The bulk of this post is a repeat from last year. I was reminded of it while reading Cynthia Newberry Martin’s blog post this morning. Since the topic is still worthy of discussion—and I’m frantic with preparations to leave Friday morning for my New York City trip—I decided to repost.
It seems to me, the difference between the people who love to read and the people who are literate, but don’t read for pleasure, is the ability to visualize what you read. If the written word transports you to another world, it’s because you “see” that world. Some people find it hard to visualize the story. But sometimes even people with that mental eye have a hard time with a book, and that’s the author’s fault. We’ve all heard the admonition to “write what you know” and that’s good advice—then again, you can learn most of what you don’t already know. But can you write what you don’t see?
Now, I confess, I don’t know everything about writing, and I don’t write the way the how-to books tell me I should. I don’t start with an outline or proposal. I start with a scene. More specifically, I start with a conversation between the characters in that scene. And more often than not, the scene came from a dream. Maybe that’s why I do most of my writing with my eyes closed … I see the setting, watch the action, listen to the dialogue, and then I open my eyes and type. Even when I’m in a situation where I can’t close my physical eyes—when I’m driving, for instance—my mental eye is in that shuttered place where the story plays out. I can’t write what I can’t see.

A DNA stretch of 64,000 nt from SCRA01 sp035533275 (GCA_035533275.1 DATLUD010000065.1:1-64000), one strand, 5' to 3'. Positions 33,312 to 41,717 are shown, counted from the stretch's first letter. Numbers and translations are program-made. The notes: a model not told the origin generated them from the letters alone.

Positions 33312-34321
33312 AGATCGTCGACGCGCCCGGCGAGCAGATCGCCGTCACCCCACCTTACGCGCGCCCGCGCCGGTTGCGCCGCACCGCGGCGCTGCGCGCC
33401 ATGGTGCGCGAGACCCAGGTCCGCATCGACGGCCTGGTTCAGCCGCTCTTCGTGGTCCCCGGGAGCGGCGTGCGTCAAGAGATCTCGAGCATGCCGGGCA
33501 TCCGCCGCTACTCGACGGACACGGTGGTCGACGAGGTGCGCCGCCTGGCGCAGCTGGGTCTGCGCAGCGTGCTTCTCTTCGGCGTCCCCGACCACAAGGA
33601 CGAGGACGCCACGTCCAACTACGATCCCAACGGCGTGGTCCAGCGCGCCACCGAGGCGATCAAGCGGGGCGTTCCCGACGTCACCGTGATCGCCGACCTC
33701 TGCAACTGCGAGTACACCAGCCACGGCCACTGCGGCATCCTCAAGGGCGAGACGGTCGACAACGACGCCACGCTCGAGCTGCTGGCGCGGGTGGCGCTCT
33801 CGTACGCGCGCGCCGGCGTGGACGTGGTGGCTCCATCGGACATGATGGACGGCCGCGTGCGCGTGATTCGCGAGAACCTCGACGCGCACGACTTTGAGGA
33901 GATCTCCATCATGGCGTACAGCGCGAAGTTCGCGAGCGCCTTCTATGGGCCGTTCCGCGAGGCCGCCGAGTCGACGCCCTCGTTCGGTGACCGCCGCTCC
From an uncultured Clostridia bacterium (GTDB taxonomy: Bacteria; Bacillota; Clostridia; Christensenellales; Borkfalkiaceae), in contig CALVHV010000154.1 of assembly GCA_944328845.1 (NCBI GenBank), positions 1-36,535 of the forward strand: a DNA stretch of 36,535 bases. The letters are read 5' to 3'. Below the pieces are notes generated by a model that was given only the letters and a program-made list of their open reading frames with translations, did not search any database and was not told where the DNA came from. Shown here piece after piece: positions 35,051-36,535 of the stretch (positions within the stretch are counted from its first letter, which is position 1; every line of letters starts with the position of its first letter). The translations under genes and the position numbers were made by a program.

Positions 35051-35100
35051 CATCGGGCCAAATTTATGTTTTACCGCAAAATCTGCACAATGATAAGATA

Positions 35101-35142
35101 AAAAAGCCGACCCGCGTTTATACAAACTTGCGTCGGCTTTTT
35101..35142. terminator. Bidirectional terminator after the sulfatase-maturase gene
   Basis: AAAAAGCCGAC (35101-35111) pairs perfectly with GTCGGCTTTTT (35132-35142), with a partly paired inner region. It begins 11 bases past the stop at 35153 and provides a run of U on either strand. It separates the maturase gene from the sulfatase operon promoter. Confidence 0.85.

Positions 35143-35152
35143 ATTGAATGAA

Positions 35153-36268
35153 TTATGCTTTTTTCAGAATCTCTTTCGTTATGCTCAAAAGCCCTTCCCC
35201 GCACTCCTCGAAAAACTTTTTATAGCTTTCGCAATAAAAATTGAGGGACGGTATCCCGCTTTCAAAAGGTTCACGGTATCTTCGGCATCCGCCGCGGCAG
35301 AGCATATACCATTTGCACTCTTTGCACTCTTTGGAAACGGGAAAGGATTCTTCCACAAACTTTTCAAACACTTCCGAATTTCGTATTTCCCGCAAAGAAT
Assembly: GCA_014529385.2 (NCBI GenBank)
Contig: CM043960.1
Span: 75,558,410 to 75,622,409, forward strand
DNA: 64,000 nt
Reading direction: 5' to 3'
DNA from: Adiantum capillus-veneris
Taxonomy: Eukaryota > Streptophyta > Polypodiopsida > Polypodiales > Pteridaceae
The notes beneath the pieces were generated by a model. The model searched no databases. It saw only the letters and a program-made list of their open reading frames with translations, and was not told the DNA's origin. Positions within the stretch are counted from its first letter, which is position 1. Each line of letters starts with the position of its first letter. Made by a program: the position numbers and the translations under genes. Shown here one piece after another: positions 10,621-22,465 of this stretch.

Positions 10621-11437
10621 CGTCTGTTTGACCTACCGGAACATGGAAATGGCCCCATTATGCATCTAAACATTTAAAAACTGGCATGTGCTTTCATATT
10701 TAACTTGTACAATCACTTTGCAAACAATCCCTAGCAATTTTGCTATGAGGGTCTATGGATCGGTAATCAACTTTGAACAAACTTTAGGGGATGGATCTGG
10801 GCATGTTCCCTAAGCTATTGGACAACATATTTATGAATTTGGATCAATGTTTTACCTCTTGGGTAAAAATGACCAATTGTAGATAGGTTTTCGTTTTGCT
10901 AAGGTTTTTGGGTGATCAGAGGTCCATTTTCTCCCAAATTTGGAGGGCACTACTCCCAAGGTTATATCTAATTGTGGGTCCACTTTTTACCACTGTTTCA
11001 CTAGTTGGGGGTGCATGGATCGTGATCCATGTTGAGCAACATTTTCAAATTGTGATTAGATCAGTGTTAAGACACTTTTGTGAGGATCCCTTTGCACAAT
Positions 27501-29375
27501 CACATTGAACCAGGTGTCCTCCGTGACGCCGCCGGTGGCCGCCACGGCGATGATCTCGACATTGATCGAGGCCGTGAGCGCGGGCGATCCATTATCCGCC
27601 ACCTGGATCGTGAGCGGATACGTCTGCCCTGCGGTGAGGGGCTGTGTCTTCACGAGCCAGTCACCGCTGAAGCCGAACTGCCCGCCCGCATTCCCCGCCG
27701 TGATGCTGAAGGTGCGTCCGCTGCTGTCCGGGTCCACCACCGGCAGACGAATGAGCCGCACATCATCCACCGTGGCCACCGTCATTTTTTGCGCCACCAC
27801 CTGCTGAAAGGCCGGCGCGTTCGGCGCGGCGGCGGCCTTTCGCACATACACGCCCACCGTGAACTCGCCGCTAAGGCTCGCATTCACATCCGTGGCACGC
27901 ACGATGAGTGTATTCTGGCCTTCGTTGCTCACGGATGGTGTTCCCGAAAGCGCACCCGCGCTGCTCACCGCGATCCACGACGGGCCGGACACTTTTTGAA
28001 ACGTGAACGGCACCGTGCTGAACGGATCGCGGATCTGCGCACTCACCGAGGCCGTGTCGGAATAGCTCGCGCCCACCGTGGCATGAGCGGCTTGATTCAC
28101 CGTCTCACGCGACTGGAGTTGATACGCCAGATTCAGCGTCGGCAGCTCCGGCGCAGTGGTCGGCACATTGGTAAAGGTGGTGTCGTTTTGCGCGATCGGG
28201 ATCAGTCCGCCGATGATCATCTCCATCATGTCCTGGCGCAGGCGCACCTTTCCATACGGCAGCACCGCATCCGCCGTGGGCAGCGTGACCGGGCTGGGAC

Of course, the problem is that sometimes I fail to translate enough details of the “movie” to the page, and I thank my critique partners for pointing out those instances to me. But first, I have to see my story world because if I haven’t, how can I expect to transport my reader there?
After all, isn’t an author’s ability to draw us in and make us lose ourselves in their world, the reason we read fiction?